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It is understood that Mallabraca, which includes a number of private equity funds, wants to take a 40pc stake or more in Bank of Ireland

It is understood that Mallabraca, which includes a number of private equity funds, wants to take a 40pc stake or more in Bank of Ireland

It is understood that Mallabraca, which includes a number of private equity funds, wants to take a 40pc stake or more in Bank of Ireland

The controversial private equity scheme to invest in Irish banks may not need an EU green light, the Irish Independent has learned.

However, State refinancing of the banks, which many analysts prefer, would have to go to Brussels for approval.

The European Commission's revised approach to bank refinancing, including concessions for private/state co-investment in light of the recent deterioration in economic conditions, is provided in a new document which outlines the body's stance on state aid for the refinancing of the banking sector.

The document, seen by the Irish Independent, provides for an automatic clearing of private investment deals where the private investors take more than 30pc of an institution, and any State investment is on the same terms. The arrangement must also not significantly alter the incentives for the private stakeholder.

The new commission communication comes as talks continue between the so-called Mallabraca consortium and Bank of Ireland. While there is no guarantee that a deal will be reached, it is understood that Mallabraca, which includes a number of private equity funds including Carlyle and JC Flowers, wants to take a 40pc stake or more in Bank of Ireland. And although the structure of the agreement is not set in stone, it may take the form of a state/private equity co-investment.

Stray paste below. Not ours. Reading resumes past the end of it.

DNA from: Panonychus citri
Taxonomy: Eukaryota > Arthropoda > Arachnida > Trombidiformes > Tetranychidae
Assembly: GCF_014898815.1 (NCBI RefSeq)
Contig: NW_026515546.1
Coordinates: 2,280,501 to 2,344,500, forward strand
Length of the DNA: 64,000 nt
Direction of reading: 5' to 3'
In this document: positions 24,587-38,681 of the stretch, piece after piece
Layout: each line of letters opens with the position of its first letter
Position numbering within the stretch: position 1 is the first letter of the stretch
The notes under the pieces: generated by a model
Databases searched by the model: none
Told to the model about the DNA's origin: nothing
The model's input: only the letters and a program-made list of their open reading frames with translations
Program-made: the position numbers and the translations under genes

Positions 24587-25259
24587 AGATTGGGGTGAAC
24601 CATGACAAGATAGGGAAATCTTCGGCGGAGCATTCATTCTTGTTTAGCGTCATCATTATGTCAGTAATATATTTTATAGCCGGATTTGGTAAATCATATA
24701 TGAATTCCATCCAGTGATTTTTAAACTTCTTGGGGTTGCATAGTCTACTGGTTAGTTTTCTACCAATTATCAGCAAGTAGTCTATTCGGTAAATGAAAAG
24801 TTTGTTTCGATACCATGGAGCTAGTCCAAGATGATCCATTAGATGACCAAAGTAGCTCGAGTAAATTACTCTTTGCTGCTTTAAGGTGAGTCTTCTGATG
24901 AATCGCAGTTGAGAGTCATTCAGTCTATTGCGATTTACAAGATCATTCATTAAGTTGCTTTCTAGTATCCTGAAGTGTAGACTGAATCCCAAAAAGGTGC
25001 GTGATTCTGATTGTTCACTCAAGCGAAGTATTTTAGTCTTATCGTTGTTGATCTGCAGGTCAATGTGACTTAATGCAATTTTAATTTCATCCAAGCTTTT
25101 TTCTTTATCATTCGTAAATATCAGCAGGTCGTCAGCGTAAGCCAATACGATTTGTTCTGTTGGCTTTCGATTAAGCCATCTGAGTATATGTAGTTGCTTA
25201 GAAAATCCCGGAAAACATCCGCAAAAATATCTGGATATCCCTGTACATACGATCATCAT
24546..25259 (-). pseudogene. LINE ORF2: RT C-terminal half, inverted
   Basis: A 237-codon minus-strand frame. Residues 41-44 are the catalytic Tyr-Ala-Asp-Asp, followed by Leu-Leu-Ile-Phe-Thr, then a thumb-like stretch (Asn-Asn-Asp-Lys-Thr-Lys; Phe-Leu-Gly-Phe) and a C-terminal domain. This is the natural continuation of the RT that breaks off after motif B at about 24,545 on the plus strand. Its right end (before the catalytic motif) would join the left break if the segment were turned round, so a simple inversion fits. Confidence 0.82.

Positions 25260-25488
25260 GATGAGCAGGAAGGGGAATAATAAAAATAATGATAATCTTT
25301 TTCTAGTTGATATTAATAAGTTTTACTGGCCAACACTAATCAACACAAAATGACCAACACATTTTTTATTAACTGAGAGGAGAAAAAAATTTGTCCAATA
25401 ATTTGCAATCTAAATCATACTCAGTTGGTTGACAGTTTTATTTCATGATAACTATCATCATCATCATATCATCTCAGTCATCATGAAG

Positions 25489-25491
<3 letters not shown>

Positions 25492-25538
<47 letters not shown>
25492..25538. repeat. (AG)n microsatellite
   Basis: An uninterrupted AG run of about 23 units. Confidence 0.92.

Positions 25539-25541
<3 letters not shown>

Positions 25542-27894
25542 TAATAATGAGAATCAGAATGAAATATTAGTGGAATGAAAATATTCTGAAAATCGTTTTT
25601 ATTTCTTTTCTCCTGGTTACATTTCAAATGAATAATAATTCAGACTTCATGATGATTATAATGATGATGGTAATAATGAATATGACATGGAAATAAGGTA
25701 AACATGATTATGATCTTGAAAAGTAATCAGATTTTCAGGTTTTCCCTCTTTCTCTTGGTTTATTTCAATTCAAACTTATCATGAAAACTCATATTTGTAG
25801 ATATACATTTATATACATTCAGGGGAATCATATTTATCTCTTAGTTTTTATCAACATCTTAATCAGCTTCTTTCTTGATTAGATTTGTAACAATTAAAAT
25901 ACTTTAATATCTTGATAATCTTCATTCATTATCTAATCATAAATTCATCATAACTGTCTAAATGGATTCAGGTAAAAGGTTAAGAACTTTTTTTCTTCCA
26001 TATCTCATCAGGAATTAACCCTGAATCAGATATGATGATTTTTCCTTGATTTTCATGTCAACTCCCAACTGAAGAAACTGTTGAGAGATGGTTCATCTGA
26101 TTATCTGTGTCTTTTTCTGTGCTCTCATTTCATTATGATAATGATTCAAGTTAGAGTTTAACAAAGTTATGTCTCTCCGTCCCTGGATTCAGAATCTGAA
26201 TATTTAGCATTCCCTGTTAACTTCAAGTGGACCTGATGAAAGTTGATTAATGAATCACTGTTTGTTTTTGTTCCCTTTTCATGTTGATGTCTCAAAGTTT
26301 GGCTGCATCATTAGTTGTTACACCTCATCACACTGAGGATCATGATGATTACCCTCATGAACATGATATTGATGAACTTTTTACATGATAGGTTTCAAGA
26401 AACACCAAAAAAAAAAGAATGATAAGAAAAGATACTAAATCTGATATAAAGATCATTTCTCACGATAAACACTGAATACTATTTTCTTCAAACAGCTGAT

The rival interest in the Irish banks, led by AIB Investment Managers, Irish Life Investment Managers and Bank of Ireland Asset Management, who want to ensure that existing shareholders are not diluted in any recapitalisation, may also get automatic clearance, depending on the structure of its offer, if accepted.

And as merger talks continue between Irish Life & Permanent and EBS, the document states that mergers and acquisitions should be organised on the basis of a competitive tendering process.

It adds that it will allow government to accept a return less than current market levels of about 15pc per annum, as they are not considered to reflect normal market conditions.

Repay

It will use an ECB formula, where the State could charge 7-9pc per annum on its investment plus a premium, to ensure than banks will be anxious to repay the State investment as quickly as possible.

However, the commission document added that a blanket approach to the banking crisis would not be acceptable and that banks with a higher risk profile should pay more to be covered by State aid. This is similar to the condition included in the Irish €440bn bank guarantee scheme.

"The commission will place considerable weight on the distinction between fundamentally sound and other banks," the document states. It adds that recapitalisation measures should take into account the underestimation of risk in the pre-crisis period, by charging more to the bank.

While many Irish banks have already cancelled dividend payments, the commission states that if recapitalisation schemes are structured correctly, restrictions on payments may not be necessary, although it will consider such policies to ensure the temporary nature of state intervention.

The commission is sticking to its earlier October guidance that state support should not result in recipient institutions having competitive advantages to those that do not receive aid. But market watchers said the document reflects an easing of state-aid rules as the credit crunch seeps into the real economy. (See related story, Page 3)

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